March 10, 2019: That same energetic cast is on board for this fresh Broadway run of “Be More Chill.” The musical’s storyline is driven by the friendship of dweebs Jeremy (Will Roland) and Michael (George Salazar), and the lengths that Jeremy will go to eschew loserhood and finally get the girl, Christine (Stephanie Hsu). That Jeremy’s transition involves a dangerous mega-computer-in-a-pill called a Squip, personified by a megalomaniacal, Keanu Reeves-like presence (Jason Tam), is what drives “Be More Chill,” comically and even thrillingly at times. There is a breathless quality to everything that squeaky (but belting) baritone Roland does in his attempt to break free and be cool. And those thrills aren’t just for kids. Traditional theatergoing audiences that tend to be older than the teens and twentysomethings that packed the Off Broadway run will find delicious favor in Iconis’ contagious melodies and tricky lyrics.

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  • HOLLYWOOD REPORTER REVIEW OF Be More Chill

    'Be More Chill': Theater Review

    Frank Scheck

    March 10, 2019: Be More Chill doesn't benefit from a repeat viewing for anyone who's already gone through adolescence. Iconis' pop/rock score, augmented for its Broadway debut with an additional, inconsequential song, "Sync Up," is catchy enough. It features some fun, upbeat numbers, including the title tune and "Upgrade," while another, "Michael in the Bathroom," is a terrific showcase for Salazar, who gets a huge ovation when he first walks onstage, signifying how familiar many audience members already are with the show. But for theatergoers not already smitten with the score, the musical contains serious problems. The book devolves into silliness via such plot elements as a school production of A Midsummer Night's Dream set in a post-apocalyptic world crawling with zombies. The central narrative — which also plucks elements from the Shakespeare comedy — certainly succeeds in tapping into themes of teenage angst and even has some symbolic resonance, but the sophomoric humor and cliched situations feel more appropriate for MTV than Broadway. The musical seems out of place in the elegant surroundings, like a kid trying to look more grown-up by wearing an ill-fitting suit.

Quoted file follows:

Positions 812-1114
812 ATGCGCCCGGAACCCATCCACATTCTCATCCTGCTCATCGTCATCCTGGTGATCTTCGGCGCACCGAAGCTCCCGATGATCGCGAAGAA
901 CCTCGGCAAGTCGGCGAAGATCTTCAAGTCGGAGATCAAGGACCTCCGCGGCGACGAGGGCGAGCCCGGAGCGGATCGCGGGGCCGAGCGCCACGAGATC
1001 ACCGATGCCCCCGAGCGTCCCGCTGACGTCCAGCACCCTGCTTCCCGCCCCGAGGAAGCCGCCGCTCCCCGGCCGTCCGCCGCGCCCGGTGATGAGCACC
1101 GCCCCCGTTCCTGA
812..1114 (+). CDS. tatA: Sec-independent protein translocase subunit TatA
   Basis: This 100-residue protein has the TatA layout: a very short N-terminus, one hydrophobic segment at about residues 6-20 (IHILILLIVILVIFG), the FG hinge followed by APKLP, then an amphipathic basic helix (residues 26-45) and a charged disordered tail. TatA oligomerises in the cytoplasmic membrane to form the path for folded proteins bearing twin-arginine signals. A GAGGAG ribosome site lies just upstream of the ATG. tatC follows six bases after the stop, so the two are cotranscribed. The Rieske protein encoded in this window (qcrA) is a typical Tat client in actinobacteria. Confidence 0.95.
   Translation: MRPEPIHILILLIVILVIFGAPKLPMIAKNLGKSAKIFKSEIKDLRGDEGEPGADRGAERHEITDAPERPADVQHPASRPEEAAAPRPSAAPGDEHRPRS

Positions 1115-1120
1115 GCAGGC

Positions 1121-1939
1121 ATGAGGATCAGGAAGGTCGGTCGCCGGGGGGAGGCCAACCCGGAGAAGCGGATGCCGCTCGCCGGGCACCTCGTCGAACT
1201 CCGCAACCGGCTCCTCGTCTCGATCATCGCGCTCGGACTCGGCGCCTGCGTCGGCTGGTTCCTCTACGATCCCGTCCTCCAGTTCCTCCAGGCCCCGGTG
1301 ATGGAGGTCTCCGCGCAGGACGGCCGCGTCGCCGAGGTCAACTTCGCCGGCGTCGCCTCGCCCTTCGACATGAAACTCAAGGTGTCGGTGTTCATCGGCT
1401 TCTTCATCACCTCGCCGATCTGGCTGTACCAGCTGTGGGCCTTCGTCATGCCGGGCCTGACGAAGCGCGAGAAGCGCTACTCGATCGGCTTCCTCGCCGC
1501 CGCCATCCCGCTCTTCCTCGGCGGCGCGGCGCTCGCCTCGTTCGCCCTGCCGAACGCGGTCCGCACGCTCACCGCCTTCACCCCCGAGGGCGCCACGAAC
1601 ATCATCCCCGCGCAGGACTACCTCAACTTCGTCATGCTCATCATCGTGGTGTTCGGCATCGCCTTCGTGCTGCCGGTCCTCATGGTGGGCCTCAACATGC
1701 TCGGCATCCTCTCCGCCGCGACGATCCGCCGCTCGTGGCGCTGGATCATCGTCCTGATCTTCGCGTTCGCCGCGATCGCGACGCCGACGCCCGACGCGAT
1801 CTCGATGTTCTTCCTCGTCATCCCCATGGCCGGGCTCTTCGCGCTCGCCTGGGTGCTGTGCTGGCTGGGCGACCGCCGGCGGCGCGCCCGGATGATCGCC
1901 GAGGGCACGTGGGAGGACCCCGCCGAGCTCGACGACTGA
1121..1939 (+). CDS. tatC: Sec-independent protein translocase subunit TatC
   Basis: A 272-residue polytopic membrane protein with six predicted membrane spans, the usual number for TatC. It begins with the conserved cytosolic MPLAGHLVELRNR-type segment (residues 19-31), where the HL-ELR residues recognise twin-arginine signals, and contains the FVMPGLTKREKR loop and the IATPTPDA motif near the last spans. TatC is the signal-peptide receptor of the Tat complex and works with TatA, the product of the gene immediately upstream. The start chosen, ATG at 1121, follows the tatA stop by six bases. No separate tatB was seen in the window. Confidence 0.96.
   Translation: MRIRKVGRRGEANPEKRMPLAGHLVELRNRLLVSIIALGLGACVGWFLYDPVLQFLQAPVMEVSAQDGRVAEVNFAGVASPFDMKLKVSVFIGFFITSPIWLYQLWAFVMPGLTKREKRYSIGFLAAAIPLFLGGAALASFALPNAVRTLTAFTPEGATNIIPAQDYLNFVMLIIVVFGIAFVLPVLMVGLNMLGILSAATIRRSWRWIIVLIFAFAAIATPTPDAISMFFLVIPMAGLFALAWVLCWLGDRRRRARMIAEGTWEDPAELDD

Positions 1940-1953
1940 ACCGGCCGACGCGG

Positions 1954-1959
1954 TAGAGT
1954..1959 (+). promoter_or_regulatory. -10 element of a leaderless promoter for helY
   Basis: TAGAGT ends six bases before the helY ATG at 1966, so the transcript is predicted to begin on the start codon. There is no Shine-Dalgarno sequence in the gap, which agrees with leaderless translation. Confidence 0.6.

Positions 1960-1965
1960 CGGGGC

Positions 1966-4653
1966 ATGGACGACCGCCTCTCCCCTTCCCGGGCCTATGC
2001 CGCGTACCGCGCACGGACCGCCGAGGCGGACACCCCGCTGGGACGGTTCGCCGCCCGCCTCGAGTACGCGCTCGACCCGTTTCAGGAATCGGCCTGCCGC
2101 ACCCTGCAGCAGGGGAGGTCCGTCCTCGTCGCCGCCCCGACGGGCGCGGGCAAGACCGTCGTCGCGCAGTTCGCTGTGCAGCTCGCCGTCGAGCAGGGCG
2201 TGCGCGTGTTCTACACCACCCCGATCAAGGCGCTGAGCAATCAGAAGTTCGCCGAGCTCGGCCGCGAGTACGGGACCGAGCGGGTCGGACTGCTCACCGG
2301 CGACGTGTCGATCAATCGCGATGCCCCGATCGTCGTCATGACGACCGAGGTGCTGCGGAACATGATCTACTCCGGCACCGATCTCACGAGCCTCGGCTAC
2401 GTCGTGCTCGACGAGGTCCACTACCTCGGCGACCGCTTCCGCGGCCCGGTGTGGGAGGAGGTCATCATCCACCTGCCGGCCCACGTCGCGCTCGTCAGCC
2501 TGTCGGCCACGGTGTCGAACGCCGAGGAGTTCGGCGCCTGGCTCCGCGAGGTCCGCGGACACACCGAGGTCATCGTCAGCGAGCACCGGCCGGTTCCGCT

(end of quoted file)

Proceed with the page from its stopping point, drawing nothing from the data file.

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  • ENTERTAINMENT WEEKLY REVIEW OF Be More Chill

    Be More Chill is an online hit that's underwhelming IRL

    Jessica Derschowitz

    March 10, 2019: It’s fine that the show’s arc is predictable — frankly, it’d be far less interesting if Jeremy took the Squip and his life was perfect, the end. The problem is that those stakes still never feel high enough, and the show is the exact opposite of chill throughout. Everything bursts with a relentless OMG-level of intensity, from the songs to the costumes and choreography (Bobby Frederick Tilley II and Chase Brock, respectively) and characters that lean into every broad clique cliché. When everything is so heightened, it’s hard for anything to stand out. As Jeremy, Roland shows he’s capable of more than the supporting-player part he played in Hansen. But the real star here is Salazar, whose breakout tune “Michael in the Bathroom” easily becomes the show’s highlight. It’s a passionate anthem about best-friend betrayal and party-induced social anxiety that nearly anyone can relate to, a feeling as specific as the song is cathartic. (There’s also a witty number from the show’s generally stronger Act 2 that spreads gossip via phone calls and an autocorrect snafu.)